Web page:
Now my reading of Anne Holt’s 1222 last year makes more sense—is it ever an homage to Christie and the Orient Express!

I can also see where it is nearly impossible for the reader to guess the ending of this one, so Christie – 2, Wanda – 0 so far with my Agatha Christie reading.

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review 2017-03-06 20:13
The Conjoined / Jen Sookfong Lee
The Conjoined: A Novel - Jen Sookfong Lee

How well do we know our parents? Social worker Jessica Campbell thought, like the rest of us, that she knew her mother pretty well. Then, as she and her father clean out the family home after her mother’s death, they find a body in the bottom of a chest freezer. They call the police, who find a second body in another freezer. Leaving Jessica to wonder what is going on?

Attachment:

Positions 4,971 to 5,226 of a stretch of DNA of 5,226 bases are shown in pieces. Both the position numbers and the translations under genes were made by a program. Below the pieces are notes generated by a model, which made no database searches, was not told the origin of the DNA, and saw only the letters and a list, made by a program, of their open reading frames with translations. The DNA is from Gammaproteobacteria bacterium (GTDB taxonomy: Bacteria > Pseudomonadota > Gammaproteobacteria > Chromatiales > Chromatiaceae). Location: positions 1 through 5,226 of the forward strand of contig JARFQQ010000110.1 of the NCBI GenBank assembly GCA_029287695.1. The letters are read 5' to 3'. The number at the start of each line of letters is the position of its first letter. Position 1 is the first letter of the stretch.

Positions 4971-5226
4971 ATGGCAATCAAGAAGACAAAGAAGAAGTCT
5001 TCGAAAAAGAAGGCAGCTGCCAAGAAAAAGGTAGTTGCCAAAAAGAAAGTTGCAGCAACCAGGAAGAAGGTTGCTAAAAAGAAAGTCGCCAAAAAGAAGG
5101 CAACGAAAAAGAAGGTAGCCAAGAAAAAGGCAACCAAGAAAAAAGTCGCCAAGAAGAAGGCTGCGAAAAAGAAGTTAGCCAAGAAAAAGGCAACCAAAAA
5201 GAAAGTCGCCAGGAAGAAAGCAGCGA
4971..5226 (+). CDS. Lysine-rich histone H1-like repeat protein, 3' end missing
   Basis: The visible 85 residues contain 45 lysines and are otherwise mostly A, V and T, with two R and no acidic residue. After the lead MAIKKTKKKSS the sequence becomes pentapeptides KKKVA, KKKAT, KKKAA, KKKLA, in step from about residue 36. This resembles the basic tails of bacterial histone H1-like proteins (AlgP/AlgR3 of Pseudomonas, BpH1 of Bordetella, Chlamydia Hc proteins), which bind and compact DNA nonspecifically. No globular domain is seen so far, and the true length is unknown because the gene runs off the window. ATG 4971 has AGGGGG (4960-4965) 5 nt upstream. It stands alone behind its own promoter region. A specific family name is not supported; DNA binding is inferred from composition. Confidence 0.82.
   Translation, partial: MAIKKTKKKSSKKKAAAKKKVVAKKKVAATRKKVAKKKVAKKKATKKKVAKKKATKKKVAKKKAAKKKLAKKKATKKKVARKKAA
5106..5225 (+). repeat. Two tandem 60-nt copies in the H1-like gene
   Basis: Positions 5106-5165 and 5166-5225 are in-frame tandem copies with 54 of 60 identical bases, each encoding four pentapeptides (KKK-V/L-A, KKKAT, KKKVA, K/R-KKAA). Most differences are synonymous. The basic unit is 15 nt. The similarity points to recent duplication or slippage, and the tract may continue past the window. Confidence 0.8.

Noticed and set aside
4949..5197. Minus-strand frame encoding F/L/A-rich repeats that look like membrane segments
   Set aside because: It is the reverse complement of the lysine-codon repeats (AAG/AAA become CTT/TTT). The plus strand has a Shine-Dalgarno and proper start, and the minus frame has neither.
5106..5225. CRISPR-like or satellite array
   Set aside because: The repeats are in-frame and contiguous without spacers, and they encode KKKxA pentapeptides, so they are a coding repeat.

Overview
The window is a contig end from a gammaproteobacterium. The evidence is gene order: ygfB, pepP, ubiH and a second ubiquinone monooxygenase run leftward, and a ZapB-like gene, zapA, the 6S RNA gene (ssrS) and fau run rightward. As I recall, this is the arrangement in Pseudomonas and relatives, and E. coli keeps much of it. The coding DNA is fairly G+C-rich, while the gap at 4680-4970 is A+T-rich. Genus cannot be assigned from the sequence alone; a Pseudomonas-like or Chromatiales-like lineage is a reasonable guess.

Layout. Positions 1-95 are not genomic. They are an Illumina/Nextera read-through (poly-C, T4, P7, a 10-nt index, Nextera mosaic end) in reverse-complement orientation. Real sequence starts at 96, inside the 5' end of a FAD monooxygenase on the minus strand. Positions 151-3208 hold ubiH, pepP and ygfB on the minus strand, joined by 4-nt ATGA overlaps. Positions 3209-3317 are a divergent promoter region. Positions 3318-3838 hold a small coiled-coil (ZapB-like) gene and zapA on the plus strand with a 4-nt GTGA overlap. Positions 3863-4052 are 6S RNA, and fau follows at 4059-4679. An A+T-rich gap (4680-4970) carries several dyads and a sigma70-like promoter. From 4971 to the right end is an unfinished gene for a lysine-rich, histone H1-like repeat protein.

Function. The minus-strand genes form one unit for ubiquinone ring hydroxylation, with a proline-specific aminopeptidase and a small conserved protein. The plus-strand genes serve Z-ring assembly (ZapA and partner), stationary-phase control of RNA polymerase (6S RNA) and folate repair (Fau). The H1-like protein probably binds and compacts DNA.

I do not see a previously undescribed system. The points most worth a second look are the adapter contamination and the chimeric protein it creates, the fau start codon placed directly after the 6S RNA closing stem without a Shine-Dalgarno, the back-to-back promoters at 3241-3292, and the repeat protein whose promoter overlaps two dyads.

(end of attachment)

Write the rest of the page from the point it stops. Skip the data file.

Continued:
This is very readable and things are revealed by various players in the story it progresses. But it is more about the interactions between people, the hidden secrets in everyone’s lives, and the need to live your own life in your own way than it is about the who-dunnit.

If you require a clean ending with all the bits tied up in a neat knot, this may not be a good book for you. If you can enjoy the humanness of the characters in and of themselves, you will find it a better fit.